Well, adults tell kids that there’s a God, to try to get them to behave better. Adults do the same by telling kids that there’s a Santa Claus. But you don’t need childish ideas about either Santa Claus or God to behave better. Just use your head. If you do, you’ll see the wisdom in the old saying: “what goes around, comes around.” Be nice to others, and generally they’ll be nice to you; if you don’t, they won’t.If I had answered my granddaughter in such a manner, then not only would I have saved myself an enormous amount of work (writing the book) but also (and more importantly) I expect that I would have been more effective: thereby, maybe I could have sewn some seeds of doubt in her mind about the validity of her indoctrination. Instead, what has happened (in spite of my efforts) is that my granddaughter has become thoroughly immersed in her religious (Mormon) indoctrination, recently informing me that, this autumn, she plans to attend college at the Mormon “indoctrination center” inappropriately called Brigham Young “University”.
That news took “the wind out of my sails” – on which I was relying to complete the last two appendices of the book. In fact, for multiple months, now, I’ve been “dead in the water”. Now, to try to get going again, my plan is to try to complete those appendices here, as Act II for this blog. That will mean a change from the writing style that I’ve used in the book (I’ll abandon my focus on writing to my granddaughter), but that’s probably little loss.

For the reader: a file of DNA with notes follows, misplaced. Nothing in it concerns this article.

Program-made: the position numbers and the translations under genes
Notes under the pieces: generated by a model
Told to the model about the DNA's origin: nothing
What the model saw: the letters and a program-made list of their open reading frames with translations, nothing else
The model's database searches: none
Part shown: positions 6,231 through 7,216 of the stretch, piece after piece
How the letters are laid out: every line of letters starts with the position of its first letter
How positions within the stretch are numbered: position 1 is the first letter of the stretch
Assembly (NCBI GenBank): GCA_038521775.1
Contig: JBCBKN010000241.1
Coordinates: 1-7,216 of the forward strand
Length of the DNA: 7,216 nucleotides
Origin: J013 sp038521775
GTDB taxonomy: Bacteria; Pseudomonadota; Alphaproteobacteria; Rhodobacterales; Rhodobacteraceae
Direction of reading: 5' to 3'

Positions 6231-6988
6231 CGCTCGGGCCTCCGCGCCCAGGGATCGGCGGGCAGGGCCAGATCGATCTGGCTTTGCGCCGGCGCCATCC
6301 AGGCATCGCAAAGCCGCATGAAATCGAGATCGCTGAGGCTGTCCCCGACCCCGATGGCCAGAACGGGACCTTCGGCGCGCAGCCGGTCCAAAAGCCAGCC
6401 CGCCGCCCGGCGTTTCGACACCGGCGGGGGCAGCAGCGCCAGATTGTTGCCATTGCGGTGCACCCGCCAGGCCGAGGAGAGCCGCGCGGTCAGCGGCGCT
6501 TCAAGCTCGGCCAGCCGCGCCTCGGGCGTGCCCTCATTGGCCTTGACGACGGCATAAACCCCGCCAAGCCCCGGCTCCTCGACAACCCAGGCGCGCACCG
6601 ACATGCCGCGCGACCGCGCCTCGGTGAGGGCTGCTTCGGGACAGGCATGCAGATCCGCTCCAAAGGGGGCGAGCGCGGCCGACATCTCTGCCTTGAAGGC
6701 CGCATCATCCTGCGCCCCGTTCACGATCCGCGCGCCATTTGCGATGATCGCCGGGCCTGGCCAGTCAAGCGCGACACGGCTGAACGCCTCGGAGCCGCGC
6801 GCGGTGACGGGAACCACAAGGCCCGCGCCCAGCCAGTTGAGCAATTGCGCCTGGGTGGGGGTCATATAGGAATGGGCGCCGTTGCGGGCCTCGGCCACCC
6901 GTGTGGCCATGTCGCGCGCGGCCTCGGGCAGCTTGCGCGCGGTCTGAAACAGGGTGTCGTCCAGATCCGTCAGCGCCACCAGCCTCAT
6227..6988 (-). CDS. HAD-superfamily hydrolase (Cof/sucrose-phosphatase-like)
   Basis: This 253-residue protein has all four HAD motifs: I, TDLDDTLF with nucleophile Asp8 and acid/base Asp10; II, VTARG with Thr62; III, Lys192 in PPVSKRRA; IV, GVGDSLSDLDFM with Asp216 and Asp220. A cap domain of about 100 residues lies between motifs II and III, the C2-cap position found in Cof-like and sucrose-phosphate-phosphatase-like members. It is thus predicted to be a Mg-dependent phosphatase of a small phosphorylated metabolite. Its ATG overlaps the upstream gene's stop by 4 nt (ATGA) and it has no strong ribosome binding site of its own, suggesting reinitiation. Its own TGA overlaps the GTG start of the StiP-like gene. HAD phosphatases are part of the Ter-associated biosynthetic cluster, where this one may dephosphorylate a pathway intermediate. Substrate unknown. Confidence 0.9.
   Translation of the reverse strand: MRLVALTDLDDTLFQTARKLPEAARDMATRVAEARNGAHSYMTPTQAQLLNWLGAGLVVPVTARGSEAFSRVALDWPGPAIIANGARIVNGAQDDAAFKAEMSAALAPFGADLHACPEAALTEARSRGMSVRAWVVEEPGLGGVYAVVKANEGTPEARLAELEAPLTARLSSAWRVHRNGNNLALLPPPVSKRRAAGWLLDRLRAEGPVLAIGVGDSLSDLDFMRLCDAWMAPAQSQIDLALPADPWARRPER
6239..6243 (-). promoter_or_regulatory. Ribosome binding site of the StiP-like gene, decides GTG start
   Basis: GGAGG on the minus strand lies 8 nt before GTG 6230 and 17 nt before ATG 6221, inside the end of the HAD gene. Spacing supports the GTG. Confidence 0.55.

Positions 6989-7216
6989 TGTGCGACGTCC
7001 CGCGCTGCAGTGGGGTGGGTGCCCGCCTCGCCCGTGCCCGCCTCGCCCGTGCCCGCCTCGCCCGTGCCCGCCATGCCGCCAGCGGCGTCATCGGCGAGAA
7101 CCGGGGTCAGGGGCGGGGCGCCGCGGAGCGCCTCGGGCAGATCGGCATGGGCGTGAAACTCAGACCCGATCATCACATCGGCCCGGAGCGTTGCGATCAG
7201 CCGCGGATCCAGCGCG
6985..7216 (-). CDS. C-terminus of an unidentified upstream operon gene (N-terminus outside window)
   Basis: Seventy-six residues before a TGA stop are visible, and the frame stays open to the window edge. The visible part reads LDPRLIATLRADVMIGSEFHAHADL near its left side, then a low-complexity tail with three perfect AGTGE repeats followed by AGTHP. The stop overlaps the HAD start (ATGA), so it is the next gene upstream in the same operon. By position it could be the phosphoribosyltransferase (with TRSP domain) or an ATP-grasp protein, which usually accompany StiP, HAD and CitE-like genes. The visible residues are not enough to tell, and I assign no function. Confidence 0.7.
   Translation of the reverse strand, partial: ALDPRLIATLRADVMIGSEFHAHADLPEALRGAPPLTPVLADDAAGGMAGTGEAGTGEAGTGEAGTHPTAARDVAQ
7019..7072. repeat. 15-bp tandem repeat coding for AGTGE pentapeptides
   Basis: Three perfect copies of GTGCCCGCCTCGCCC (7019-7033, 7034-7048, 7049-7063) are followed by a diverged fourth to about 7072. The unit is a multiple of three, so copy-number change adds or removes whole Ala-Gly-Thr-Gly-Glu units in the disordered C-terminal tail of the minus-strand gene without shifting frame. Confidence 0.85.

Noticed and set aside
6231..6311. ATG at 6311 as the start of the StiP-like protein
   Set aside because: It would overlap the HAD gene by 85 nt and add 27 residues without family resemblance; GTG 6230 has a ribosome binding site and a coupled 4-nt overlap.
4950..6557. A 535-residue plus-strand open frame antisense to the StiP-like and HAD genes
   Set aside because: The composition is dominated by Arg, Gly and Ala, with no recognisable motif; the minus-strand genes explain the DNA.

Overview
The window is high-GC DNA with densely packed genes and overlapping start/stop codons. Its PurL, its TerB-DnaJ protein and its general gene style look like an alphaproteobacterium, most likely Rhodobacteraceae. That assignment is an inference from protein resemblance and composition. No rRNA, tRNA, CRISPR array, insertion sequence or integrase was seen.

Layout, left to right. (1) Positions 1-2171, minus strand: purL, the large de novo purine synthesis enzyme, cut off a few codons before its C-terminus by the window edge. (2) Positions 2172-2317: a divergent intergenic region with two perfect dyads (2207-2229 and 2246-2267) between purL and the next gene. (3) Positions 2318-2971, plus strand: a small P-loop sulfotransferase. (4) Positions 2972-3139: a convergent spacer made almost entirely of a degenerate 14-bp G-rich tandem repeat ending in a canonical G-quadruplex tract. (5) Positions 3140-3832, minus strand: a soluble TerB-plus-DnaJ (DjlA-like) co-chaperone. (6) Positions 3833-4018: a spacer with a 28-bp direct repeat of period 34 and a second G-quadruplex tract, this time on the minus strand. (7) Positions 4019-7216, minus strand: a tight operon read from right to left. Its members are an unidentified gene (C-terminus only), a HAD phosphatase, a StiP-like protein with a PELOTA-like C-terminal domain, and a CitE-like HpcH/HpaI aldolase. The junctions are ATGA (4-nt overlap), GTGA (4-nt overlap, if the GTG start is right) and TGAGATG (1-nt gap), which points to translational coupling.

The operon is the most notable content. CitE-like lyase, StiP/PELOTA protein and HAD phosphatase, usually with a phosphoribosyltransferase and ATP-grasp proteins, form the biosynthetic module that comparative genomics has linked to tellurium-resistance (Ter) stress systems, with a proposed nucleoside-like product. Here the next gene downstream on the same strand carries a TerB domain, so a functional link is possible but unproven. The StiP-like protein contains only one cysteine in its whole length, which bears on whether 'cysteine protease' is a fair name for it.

In addition, another major reason for my lethargy was simply my age and my diminished energy to tackle the task of writing those two (difficult!) appendices, especially the first appendix, entitled “Your Indoctrination in the Mountainous God Lie.” What I mean by that title, in outline form, is as follows.
The Mountainous God Lie – Lingering social evils from initial misunderstandings and then subsequent deliberate falsification of the records, plus manipulation of ignorant people by stupid or poorly educated or power mongering priests and politicians:It’s all a monstrous, mountain of lies, which needs to be repudiated, for the sake of the world’s children. As Robert Ingersoll (1833–1899) said:
• That gods exist,
• That people have immortal souls imbued by the gods,